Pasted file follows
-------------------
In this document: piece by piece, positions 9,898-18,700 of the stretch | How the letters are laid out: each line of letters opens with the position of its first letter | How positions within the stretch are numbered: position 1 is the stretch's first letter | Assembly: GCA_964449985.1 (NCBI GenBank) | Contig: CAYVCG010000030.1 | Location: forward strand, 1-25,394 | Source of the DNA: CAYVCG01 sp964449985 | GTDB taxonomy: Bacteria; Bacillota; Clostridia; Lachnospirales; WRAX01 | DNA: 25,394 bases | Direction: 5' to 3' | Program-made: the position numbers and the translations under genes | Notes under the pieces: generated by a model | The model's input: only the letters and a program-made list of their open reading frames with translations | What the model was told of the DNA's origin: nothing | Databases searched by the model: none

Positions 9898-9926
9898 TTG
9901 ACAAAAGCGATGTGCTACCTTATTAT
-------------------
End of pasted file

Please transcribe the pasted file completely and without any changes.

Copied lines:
In this document: piece by piece, positions 9,898-18,700 of the stretch | How the letters are laid out: each line of letters opens with the position of its first letter | How positions within the stretch are numbered: position 1 is the stretch's first letter | Assembly: GCA_964449985.1 (NCBI GenBank) | Contig: CAYVCG010000030.1 | Location: forward strand, 1-25,394 | Source of the DNA: CAYVCG01 sp964449985 | GTDB taxonomy: Bacteria; Bacillota; Clostridia; Lachnospirales; WRAX01 | DNA: 25,394 bases | Direction: 5' to 3' | Program-made: the position numbers and the translations under genes | Notes under the pieces: generated by a model | The model's input: only the letters and a program-made list of their open reading frames with translations | What the model was told of the DNA's origin: nothing | Databases searched by the model: none

Positions 9898-9926
9898 TTG
9901 ACAAAAGCGATGTGCTACCTTATTAT